Pakistan abruptly stopped calling out China’s mass oppression of Muslims. Critics say Beijing bought its silence

Business Insider
By: Alexandra Ma

Pakistan, a major Chinese economic ally, abruptly stopped calling out Beijing’s human rights record. Here, a composite image of Chinese President Xi Jinping (left) and Pakistan Prime Minister Imran Khan (right).
 Getty Images; Reuters
  • China is facing international pressure over its crackdown on its Muslim ethnic minority, the Uighurs.
  • Chinese authorities are accused of arbitrarily imprisoning Uighurs in prison-like camps and making them renounce their religion.
  • More and more activists and countries, including those with Muslim majorities, are condemning Beijing over these actions.
  • Pakistan, a major economic ally of China, was first to censure Beijing. But over the past few months, it started toeing the Chinese line.
  • Experts say it illustrates the power of Chinese money.

Pakistan, China’s largest economic ally in the Muslim world, abruptly stopped censuring Beijing over its unprecedented crackdown on Muslims.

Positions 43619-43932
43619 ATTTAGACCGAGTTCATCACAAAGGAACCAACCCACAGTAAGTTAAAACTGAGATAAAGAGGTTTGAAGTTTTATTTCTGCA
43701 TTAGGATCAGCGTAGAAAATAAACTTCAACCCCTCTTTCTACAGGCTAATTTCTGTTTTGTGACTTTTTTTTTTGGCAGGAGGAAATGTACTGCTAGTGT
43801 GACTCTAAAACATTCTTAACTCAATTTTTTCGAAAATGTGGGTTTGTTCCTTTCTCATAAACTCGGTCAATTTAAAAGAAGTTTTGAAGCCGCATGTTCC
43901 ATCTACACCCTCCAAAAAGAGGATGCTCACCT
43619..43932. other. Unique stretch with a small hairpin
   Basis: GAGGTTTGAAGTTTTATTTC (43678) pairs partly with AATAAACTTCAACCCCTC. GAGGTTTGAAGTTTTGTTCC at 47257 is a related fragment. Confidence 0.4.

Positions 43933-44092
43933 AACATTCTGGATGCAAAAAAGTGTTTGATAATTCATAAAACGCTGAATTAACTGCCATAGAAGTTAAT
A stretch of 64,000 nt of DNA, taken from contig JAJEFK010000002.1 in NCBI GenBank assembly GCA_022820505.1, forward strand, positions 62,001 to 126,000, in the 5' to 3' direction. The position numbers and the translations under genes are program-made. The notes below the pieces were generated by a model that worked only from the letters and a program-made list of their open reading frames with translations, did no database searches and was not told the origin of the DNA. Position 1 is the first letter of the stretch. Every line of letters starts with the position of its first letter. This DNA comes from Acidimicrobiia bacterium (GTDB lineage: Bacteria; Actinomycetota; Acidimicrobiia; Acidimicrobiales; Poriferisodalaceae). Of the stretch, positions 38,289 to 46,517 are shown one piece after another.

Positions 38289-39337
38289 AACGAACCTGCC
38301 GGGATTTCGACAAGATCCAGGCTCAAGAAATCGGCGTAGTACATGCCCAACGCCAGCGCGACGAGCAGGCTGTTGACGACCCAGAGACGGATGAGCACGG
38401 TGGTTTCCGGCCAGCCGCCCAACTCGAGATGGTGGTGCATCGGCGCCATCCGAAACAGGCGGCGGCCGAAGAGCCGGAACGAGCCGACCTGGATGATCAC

The shift clearly illustrates the power of Chinese money, activists and critics say.

China is facing international pressure over its treatment of the Uighurs, a majority-Muslim ethnic minority who live mainly in the northwestern region of Xinjiang.

Activists accuse Chinese authorities of imprisoning up to 1 million Uighurs in prison-like camps, where detainees are reportedly forced to sing hymns to President Xi Jinping and renounce their religion.

Beijing justifies these measures as counterterrorism, and routinely calls the camps “free vocational training,” meant to turn Uighurs into “normal persons.”    [FULL  STORY]

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